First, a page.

Friday, August 29, 2014

Deb's Grand Slam Celebration Of John's 65th

We had our reasons to celebrate John's 65th birthday a week early, none of which need to take up precious space here. I had, in an effort to win the ficticious Wife Of The Year award, decided to give John a Tour of Fenway Park as his birthday gift this year. So, we caught the Green Line at Park Street. Getting off at Kenmore, we saw the iconic CITCO sign assuring us that we'd almost reached Fenway Park.
When we arrived at Fenway, I wanted a photo of all the American League Championship and World Series pennants.
Ain't that a pretty sight? But, because the Red Sox  broke "The Curse of the Bambino" and have won the World Series three times since I moved to the Greater Boston Area (John credits me for reversing the curse), I also required a photo of "my" pennants.
We missed the 12:00 Tour by mere minutes, which gave us time for an Italian Sausage. At 1:00 our group assembled, and one of the guides determined to take us separately (some silly detail about us needing elevators instead of stairs).

Our  tour started on the Concourse level, with our guide telling  us that Fenway, completed in 1912, holds the title of America's oldest ballpark. I felt a thrill getting my first glimpse of the playing field.
I watched the ground crew cover the infield in preparation for tomorrow night's Tom Petty concert. I couldn't help thinking how enormous a Major League diamond is compared to the wheelchair softball diamond I played on (second baseman) during my senior year of high school. Very exciting!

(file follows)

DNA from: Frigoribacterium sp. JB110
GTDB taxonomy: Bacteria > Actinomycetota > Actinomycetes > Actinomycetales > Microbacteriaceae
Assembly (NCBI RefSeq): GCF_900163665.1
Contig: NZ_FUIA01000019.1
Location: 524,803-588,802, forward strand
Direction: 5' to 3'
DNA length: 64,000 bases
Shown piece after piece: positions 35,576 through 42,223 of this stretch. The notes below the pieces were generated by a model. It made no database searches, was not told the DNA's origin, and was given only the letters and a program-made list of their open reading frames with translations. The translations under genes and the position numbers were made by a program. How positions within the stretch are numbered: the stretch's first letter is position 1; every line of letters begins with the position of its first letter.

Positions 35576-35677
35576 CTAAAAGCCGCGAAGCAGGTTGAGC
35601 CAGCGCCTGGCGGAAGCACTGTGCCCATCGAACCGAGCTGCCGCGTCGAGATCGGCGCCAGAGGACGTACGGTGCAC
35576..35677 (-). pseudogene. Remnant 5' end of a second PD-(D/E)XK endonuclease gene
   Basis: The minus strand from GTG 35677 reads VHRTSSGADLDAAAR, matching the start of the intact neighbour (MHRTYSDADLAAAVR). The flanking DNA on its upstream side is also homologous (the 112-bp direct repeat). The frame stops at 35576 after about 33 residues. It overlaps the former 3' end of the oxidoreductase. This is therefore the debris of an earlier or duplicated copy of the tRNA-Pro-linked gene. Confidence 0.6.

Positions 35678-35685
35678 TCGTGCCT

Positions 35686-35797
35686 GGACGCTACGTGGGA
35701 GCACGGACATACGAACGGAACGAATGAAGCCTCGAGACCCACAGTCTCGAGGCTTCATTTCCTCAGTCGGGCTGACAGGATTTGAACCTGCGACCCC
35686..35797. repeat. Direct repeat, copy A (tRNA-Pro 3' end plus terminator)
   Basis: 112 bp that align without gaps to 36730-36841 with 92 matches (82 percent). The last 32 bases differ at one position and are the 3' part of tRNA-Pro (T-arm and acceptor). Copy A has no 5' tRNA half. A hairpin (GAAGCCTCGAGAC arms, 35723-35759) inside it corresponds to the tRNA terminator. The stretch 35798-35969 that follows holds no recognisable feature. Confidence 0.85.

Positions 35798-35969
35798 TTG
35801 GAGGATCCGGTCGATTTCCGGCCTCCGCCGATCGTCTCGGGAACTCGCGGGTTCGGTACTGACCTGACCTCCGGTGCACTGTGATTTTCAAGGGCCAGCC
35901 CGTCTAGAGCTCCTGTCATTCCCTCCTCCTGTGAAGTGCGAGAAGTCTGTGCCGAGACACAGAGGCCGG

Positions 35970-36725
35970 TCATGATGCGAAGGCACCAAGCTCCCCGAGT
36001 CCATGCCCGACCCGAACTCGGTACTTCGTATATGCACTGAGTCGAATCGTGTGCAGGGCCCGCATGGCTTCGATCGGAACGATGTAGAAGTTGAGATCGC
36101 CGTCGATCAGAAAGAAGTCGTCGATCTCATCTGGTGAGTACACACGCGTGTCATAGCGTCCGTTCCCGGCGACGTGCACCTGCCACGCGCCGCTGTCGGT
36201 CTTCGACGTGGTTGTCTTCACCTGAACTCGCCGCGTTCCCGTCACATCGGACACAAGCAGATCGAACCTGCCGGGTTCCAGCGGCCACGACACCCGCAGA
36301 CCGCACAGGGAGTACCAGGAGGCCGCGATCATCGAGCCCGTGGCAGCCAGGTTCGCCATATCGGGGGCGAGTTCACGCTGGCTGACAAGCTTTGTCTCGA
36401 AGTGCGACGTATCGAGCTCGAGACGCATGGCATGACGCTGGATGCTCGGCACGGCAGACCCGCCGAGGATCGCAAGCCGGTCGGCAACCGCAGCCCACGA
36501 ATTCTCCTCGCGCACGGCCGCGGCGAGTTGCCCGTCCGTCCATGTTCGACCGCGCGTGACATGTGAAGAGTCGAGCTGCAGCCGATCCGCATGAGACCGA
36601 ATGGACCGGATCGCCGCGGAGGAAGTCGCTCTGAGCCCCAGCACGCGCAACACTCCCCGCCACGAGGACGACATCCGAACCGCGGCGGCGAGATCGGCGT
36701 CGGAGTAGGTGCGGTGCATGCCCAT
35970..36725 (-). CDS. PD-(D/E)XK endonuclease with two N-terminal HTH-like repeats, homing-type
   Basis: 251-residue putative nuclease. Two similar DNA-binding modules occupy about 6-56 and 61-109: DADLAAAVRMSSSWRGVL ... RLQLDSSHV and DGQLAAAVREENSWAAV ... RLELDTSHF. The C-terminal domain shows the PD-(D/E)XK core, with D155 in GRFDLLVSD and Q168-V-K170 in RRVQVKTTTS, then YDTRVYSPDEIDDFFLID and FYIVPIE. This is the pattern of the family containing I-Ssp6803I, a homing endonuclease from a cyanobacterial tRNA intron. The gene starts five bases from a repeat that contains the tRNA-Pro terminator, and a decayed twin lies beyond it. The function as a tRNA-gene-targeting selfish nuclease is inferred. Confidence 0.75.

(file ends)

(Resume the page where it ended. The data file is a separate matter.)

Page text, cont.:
We joined the group (at least 50 people, I'd estimate) to hear about Tom Yawkey, who purchased the Red Sox in 1933. Okay, I didn't retain as much information as I normally do on Freedom Trail, Literary and Museum of Fine Arts tours...but hey, this was John's tour! I concentrated on admiring the field.
 All those people comprised just under a third of the tour group. People from all over the world come for the hourly tours of Fenway, with  some groups as large as 80 people. Frankly, it troubles and saddens me that more people seem interested in touring a baseball park than in Freedom Trail tours, but I digress...

Next, we took an elevator up to the Green Monster, which serves to protect the car dealership on Lansdowne Street from fly balls (broken windshields make it awfully hard to sell cars, doancha know). The views from up there thoroughly delighted me!
 Look at this:
We reluctantly left the Green Monster, moving  toward the Press  Box. On the way, we  stopped at one more section on the 5th Level, where John photographed a wonderful view of the Boston Skyline.
Our tour concluded in the Press Box, giving us a view of the Red Seat. On June 9, 1946, Ted Williams hit the longest home run to that date, sending the ball to Section 42, Row 37, Seat 21. Look down and left from the Ford sign.
Can't see it? Ha! Guess I'll show off my photo editing skills. Try it now:
I returned home with a very happy husband who can't stop smiling. Something tells me I'd better save up money to take him to a day game next year. After all, I'd like to win that fictitious Wife Of The Year Award two years in a row!

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